Tuesday, 01 May 2018 08:55

RHAANZ reprieve?

Written by  Pam Tipa
Dr Martin London. Dr Martin London.

The Rural Health Alliance (RHAANZ) seems promised a reprieve, and is now looking at restructuring rather than ‘hibernation’.

Restructuring may mean an emphasis on acting as a voice and adviser for rural health services  rather than providing services itself.

“We have had such strong support from the community from a whole number of different directions that we are beginning to move away from the term ‘hibernation’ and look to restructuring,” says chairman Dr Martin London.

“There are a few sources of finance, which will enable us to continue in one form or another.”

The RHAANZ said in mid April it was going into “hibernation” after failing to obtain hoped-for Government funding.

Its council will now meet on May 10 to “focus on our new resources, such as they might be, and see what sort of secretariat and service we can continue to provide rural NZ,” says London.

Until late June it will operate as a basic secretariat while it carries out some “strategic manoeuvres and plans a restructure”.

 “Clearly the expectation of us continuing what we do is high in the rural community.”

London refers to misconceptions about funding. 

“In some areas the media are saying the Government is withdrawing finance. That is not really the case. The only finance we have had from Government is in the form of contracts and if we don’t have a substantial secretariat – a base organisation which is financially sound – the Government can’t award contracts.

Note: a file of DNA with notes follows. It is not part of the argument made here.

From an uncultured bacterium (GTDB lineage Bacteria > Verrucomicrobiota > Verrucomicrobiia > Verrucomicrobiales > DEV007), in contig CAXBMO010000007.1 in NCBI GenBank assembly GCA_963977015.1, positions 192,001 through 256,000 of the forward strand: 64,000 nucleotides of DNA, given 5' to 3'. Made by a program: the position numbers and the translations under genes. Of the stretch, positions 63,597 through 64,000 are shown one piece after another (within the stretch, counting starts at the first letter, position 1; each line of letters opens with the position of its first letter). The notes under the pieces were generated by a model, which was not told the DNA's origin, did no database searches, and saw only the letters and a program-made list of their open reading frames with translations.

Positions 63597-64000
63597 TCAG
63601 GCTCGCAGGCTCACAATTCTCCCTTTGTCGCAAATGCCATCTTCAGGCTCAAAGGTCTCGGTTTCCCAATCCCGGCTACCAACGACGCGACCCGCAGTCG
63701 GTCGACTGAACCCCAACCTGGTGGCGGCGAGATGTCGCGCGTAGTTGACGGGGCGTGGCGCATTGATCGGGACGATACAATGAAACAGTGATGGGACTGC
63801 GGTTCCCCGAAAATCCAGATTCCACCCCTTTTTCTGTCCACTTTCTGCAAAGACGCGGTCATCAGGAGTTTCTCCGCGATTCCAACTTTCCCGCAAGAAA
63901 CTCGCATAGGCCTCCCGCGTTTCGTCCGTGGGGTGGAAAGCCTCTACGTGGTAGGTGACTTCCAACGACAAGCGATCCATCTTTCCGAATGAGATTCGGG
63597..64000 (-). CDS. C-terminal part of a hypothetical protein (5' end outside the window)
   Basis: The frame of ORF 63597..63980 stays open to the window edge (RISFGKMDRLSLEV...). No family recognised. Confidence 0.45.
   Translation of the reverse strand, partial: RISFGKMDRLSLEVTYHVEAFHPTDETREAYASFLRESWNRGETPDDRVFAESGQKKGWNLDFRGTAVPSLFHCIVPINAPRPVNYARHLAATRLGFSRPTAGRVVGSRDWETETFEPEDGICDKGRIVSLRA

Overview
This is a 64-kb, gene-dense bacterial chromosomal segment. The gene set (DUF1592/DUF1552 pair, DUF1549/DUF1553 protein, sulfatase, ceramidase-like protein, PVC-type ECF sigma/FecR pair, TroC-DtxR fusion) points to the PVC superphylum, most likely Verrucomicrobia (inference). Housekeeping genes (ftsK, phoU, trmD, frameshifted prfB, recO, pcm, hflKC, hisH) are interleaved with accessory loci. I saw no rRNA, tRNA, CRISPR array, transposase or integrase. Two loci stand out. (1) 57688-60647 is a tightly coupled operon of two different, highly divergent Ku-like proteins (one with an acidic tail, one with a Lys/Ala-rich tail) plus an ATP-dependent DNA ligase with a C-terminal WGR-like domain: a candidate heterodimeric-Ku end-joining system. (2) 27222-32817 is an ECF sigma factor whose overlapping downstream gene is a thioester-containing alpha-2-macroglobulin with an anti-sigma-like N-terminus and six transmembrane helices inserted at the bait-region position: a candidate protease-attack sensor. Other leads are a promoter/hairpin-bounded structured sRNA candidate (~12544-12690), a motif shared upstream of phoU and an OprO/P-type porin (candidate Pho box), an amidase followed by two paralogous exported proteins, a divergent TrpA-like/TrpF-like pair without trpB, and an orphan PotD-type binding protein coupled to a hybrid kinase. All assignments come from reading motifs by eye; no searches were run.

“So if they are not funding the former mental health contracts we have been pursuing that doesn’t mean they are taking money away. They are redirecting those contracts to someone else who can fulfill them.”

London says he’d like to position RHAANZ as not a provider of services. 

“We are there to coordinate the rural voice and provide advice and direction and coordinate rural response to the expectations of government, but not actually provide it ourselves.”  

 London says they are “cautiously positive -- not jumping up and down saying ‘we have won’; but there is a way forward and strong support”.

The “resources” he refers to are initiatives out of the rural community. 

“And we have a subscription base of 47 members. There is a lot of appropriate negotiation or reflecting going on between members and sponsors.” 

So with enough continuing support from their original “electorate” they will continue. “We just have to see how we model the providing of our services.”

Because of the funding issues the contract for chief executive Michelle Thompson has finished “at the moment and in its form”. 

“Because she has got so much understanding of the finances and the relationships with our sponsors and our membership she has agreed to go on with that side of things in a very reduced way to see us to the end of the [financial] year so we can close the year with our finances clearly declared.”

London “very much hopes” a restructured organisation would include a role for Thompson.

 

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